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This all goes back to my stunting vs riding question I posed a while back.

But as far as straight line racing goes, the front wheel in the air a little bit probably wont slow you down. Now if he has to come off the throttle to control it, thats another story.

A good quarter mile run probably just has your front wheel skimming the ground anyway at best.
 

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Discussion Starter #17
Thanks all.

In response:

No, my PCIII is not configured properly. I think the mech. said he has a yoshi map in it right now. He recommended that I NOT get the bike tuned at his shop because the guy that does the tuning only set it up one way, and it's not really a good one. However, if I'm accelerating faster, I don't see why the map would matter.

As far as body position, you're probably right. I do hunker down quite early in anticipation of the speeds the bike will be reaching by the end. I have pulled 1st gear power wheelies (let off the throttle, then back on), as well as had the front end pull up on the shift to 2nd at red-line, as well as over bumps etc. at full accel.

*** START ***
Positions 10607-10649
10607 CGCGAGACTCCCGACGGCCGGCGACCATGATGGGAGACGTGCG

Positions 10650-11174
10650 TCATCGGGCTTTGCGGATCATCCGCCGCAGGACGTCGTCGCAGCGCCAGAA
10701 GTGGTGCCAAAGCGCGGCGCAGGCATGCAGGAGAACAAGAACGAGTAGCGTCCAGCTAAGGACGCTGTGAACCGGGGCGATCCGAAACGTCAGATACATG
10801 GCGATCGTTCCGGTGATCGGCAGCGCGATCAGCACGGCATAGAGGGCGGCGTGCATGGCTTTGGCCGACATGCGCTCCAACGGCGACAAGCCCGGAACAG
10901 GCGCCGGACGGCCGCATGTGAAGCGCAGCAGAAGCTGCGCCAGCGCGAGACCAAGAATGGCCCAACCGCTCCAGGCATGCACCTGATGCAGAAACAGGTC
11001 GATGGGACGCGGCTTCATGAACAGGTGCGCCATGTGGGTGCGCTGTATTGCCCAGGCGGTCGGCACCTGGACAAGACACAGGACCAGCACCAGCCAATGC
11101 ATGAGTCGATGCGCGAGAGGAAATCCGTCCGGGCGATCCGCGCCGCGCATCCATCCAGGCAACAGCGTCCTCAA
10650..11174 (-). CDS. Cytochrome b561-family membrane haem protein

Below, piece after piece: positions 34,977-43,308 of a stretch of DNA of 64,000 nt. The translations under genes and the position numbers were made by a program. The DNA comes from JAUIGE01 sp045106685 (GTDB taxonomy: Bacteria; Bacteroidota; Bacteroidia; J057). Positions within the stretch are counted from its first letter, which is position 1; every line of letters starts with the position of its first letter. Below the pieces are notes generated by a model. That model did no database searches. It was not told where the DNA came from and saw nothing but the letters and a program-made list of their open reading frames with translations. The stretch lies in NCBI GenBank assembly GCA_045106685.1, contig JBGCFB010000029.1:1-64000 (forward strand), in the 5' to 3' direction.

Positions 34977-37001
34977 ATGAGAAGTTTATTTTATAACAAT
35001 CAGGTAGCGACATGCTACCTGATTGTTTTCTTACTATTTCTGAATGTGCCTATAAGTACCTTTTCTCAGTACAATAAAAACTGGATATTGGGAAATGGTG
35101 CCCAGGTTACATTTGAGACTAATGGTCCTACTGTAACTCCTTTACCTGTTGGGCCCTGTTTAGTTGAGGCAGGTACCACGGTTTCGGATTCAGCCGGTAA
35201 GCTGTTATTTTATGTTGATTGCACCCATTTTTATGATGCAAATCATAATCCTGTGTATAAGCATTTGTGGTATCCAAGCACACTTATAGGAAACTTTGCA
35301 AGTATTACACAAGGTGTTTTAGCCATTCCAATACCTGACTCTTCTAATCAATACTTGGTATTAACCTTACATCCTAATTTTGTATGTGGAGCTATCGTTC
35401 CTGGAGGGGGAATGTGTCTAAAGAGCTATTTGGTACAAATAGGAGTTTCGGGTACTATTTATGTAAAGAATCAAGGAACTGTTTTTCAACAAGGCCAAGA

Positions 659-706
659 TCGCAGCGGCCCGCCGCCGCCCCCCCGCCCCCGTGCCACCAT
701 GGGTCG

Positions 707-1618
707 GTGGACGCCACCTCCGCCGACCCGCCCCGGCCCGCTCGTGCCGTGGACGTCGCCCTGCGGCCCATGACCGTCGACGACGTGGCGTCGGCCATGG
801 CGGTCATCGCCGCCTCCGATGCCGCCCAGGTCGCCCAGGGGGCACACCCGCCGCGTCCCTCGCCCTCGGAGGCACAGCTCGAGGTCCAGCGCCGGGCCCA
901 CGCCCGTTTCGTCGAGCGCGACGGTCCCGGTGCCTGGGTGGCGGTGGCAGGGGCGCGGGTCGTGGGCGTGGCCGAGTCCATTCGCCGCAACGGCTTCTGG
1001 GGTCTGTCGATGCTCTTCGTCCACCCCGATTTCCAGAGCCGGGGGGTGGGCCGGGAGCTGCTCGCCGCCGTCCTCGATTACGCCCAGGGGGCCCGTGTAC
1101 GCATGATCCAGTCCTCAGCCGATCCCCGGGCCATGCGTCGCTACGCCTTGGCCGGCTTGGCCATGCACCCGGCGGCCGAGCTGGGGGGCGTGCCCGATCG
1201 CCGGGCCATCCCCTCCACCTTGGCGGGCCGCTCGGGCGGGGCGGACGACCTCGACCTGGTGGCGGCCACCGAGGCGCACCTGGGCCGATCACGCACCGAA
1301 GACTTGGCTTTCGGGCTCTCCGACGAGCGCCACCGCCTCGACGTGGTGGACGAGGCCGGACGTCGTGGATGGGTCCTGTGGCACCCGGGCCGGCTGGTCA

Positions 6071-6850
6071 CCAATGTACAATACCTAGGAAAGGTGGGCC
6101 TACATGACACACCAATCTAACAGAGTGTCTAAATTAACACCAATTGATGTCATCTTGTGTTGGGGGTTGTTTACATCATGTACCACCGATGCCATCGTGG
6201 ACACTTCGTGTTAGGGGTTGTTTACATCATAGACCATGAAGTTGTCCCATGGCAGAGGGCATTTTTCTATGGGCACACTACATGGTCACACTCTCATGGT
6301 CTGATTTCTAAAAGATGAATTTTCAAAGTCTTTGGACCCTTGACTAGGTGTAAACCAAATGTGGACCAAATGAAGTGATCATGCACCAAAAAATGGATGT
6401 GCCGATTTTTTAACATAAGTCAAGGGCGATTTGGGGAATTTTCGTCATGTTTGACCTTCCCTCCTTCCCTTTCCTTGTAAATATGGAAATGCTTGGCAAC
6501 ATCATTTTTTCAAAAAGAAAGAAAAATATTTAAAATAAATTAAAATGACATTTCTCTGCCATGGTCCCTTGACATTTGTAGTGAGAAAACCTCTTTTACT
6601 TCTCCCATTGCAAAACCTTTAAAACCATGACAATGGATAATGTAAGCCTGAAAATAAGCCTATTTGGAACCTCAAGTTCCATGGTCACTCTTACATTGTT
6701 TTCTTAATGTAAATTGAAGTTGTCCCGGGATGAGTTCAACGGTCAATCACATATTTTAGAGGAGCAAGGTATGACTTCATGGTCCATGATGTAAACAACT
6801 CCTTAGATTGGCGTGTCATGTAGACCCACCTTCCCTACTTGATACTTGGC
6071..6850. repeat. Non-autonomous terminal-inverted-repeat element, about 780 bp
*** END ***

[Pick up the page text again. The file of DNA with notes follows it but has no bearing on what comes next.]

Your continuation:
Like I said, though, it still surprises me that even though I am pulling away, his front still comes up but mine doesn't. And though I am not the wheelie type, I am intrigued as to what may be causing this.

Maybe this helps ???
 

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Discussion Starter #18
Re: Re: Something's bothering me

ZX6R1033 said:
I say it's tallent on your part, and lack there-of on his part. You may not realize it... you may subconciously be keeping it down. :thumb:
He is more of the stunting type, and I am in it for the speed and twisties. But given my weight advantage, and the apparent power advantage, I still don't understand.

And though I have been on sportbikes longer then he, I wouldn't exactly brag about talent. I still learn something new every ride. But that's half the fun.